Customer cloud service company Salesforce has taken significant steps to bolster its security protocols by requiring all users to implement multi-factor authentication (MFA) to access its products, solutions, and platforms.
The move comes as sophisticated cyber attacks continue to cause widespread problems for SMBs and enterprises, and current username and password systems are not providing adequate security.
Common threats like phishing and credential stuffing are the most prominent; therefore users and companies need new technology to enhance their security. MFA such as physical security keys are now being utilised to ensure correct identification and verification, requiring a physical touch after plugging in or tapping on a device to log on to accounts.
One company that utilises key technology in this form is Yubico, with their YubiKey MFA platform. Launched in 2007, Yubico technology is widely seen as the gold-standard when it comes to preventing account takeovers and data breaches. The company believes this new type of MFA is the future of data security, particularly with the rise in hybrid work situations and subsequent breach opportunities.
Methods such as SMS, one-time passcodes, and mobile authenticator apps are also crucial MFA tools that can be used to prevent cyber attacks and add an extra layer of protection.
This move by Salesforce is the latest in a trend of companies prioritising improvements to their cybersecurity infrastructure with MFA to better secure their customers, employees, and partners.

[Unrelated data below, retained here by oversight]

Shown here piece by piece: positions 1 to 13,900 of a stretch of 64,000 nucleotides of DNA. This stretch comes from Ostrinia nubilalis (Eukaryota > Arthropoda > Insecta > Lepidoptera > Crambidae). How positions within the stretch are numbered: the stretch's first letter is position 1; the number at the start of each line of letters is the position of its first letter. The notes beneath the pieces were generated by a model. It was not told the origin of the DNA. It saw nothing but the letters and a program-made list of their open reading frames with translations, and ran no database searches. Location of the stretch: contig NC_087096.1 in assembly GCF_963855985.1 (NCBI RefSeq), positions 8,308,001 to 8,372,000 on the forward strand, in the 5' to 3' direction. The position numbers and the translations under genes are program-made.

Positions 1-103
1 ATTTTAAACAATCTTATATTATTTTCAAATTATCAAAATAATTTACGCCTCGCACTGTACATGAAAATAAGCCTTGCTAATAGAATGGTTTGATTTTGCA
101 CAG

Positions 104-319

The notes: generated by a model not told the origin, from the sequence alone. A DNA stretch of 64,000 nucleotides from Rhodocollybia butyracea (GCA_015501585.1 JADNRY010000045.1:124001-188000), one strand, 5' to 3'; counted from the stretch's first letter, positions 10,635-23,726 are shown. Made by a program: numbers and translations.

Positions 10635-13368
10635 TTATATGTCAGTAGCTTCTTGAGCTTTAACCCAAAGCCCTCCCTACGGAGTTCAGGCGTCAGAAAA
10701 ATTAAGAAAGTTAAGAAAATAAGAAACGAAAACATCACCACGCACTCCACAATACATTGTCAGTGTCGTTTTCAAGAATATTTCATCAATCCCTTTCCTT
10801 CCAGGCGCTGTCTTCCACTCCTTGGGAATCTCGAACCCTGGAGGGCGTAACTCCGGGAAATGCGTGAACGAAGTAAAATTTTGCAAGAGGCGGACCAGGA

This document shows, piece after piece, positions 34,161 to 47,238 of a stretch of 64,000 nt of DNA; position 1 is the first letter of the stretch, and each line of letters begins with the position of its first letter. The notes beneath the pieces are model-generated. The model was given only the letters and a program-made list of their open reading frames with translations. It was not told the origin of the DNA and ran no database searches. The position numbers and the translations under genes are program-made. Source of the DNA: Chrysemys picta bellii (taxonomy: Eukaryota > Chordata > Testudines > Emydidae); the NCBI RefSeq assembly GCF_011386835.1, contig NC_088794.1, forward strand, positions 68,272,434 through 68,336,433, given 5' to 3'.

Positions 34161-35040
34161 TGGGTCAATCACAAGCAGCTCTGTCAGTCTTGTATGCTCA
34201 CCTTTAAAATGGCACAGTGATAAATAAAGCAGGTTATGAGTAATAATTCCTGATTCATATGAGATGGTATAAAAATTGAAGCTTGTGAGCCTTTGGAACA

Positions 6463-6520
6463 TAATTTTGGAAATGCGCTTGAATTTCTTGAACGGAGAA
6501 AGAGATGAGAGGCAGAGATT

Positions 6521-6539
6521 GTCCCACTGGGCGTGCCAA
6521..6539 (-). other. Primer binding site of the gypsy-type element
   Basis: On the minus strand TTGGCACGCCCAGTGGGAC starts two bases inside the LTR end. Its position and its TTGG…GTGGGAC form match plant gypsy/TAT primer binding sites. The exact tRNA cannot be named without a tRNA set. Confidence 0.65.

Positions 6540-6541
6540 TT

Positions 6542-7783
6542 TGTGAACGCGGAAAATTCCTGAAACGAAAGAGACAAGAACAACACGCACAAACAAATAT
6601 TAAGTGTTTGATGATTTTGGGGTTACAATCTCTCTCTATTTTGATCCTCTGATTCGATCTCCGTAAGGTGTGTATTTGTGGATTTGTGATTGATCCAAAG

Google recently initiated auto-enrolling for 150 million Google users in two-step verification and required 2 million YouTube creators to turn on the service.
In a possible sign of things to come on a global scale, the US Government has also put a policy in place to enforce strong MFA. Executive Order 14028 states that by 2024, SMS tokens and push notification authentication apps utilising one-time passcodes will no longer comply with US government requirements.
Salesforce senior vice president of identity product management Ian Glazer says customer security is a top priority, and having the right MFA tools is paramount to ensuring this is bought through all aspects of a business.
“At Salesforce, trust is our number one value, and protecting customer data is paramount,” he says.
“Driving adoption of strong MFA, the single best thing people and organizations can do to protect their user accounts and data, requires a range of MFA options, such as hardware keys. Through partnership with our customers to spread the use of MFA, we can make it much harder for common threats like phishing and credential stuffing to succeed.
Salesforce has stated that they will avoid weak and outdated MFA and focus on intensive, modern and effective solutions. They support phishing-resistant, FIDO-based security key authentication and with their leadership, there is hope that there will be a significant acceleration of the adoption of modern and robust hardware authentication across the globe.